The rediscovered pool, which archaeologists began to excavate in 2004, was also fed by water from Hezekiah’s Tunnel, through a channel leading from the smaller pool.

Pool of Siloam

Coins found in the cement show it was in use in Jesus’ time, when four sets of monumental steps led from street level into the pool.

One side of the pool is buried under a lush garden with figs, pomegranates, cabbages and other fruits.

This property, now belonging to the Greek Orthodox Church, was once part of an orchard known as the King’s Garden. The building of a wall around the pool and the garden is recorded in Nehemiah 3:15.

Hezekiah’s workmen were ingenious

Hezekiah’s Tunnel was cut through solid rock at the beginning of the 8th century BC. One of the most ingenious engineering accomplishments of ancient times, it bears testimony to the crucial importance of a water supply to Jerusalem.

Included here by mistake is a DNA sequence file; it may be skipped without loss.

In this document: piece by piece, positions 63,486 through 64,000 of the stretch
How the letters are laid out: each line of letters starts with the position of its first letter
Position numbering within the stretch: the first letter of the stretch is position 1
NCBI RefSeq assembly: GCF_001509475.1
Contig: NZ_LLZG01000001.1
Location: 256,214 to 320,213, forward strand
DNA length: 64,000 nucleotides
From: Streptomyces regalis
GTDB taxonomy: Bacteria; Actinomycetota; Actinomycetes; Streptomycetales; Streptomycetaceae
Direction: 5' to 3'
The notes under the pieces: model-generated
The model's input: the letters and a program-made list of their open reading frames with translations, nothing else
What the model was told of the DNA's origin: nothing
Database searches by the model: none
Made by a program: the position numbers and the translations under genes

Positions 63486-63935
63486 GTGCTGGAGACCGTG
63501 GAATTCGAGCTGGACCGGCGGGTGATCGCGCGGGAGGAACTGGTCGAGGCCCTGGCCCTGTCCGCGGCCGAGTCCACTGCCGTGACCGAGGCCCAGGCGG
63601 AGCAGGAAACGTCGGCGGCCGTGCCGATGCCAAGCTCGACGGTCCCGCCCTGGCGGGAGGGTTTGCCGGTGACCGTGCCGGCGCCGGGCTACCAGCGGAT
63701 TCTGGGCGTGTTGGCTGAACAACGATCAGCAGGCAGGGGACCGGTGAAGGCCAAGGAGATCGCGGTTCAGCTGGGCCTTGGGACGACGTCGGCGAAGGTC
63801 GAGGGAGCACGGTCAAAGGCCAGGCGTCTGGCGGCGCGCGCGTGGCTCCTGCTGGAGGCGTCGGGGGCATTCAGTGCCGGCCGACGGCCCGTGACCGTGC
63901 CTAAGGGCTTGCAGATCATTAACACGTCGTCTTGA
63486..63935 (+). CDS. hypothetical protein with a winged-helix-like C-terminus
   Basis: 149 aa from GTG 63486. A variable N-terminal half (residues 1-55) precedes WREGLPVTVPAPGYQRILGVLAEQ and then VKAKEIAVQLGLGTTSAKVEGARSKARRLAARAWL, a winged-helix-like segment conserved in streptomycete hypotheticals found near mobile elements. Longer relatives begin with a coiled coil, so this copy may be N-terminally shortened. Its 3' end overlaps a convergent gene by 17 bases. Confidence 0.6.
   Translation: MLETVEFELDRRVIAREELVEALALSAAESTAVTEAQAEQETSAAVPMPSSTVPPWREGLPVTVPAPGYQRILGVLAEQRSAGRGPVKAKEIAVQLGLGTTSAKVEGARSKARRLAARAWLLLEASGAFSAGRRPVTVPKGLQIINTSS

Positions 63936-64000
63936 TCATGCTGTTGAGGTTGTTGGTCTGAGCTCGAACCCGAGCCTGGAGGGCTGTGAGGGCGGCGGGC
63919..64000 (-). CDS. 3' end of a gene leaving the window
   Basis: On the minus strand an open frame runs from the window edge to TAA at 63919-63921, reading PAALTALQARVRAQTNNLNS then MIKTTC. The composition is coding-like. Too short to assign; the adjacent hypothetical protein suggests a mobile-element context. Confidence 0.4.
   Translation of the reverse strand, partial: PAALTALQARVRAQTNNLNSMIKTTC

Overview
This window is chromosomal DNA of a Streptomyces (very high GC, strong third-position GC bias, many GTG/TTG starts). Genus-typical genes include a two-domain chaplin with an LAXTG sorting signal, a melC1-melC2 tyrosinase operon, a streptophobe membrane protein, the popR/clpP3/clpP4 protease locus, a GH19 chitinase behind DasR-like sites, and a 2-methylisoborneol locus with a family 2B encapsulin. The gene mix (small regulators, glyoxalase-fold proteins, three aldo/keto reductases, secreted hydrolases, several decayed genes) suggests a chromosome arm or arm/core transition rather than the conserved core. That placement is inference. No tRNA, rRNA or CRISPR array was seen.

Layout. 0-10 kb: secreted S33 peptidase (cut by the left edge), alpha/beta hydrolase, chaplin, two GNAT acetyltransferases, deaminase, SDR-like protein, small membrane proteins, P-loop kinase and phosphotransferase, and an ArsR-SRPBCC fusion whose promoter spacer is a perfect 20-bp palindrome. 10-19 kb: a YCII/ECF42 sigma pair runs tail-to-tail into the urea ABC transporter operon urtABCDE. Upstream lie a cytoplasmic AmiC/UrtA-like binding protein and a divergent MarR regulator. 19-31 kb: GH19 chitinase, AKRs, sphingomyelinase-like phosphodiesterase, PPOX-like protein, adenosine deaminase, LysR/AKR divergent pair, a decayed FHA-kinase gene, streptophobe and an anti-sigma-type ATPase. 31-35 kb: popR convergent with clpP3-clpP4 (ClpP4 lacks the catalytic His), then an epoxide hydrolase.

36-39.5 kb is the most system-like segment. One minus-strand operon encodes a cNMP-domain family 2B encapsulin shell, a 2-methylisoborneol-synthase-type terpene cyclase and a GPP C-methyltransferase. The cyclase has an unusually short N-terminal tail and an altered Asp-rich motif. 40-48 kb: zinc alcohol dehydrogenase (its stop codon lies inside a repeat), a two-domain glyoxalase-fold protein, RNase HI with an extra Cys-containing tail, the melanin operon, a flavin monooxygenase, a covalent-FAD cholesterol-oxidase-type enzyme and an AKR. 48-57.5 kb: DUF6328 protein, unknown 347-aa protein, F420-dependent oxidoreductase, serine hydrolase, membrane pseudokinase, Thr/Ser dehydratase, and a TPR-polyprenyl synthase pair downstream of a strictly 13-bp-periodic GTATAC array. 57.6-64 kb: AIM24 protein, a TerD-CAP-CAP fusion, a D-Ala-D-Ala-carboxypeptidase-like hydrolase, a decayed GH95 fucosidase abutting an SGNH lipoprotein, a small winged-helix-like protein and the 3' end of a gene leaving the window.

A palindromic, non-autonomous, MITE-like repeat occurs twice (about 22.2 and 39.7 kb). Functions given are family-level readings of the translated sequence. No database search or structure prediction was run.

In times of war and siege, the City of David was vulnerable, since it depended on water from the Spring of Gihon. This spring, which gushes forth intermittently from a natural cave in the Kidron Valley, was outside the city walls.

King Hezekiah decided to bring water from the spring into the city. Following part of a natural fissure, two sets of teams began at opposite ends to cut a winding 533-metre tunnel on a double-S course — and they met in the middle.

Axe and chisel marks can be seen along the entire length of the tunnel, which averages 60 centimetres wide and 2 metres high.

Inscription describes breakthrough

Pool of Siloam

In 1880 a boy discovered an inscription in the rock near the mouth of the tunnel, which records its construction.

Of the final breakthrough, it says: “While the labourers were still working with their picks, each toward the other, and while there were still three cubits to be broken through, the voice of each was heard calling to the other, because there was a [crack?] in the rock to the south and to the north. At the moment of breakthrough, the labourers struck each toward the other, pick against pick. Then the water flowed….”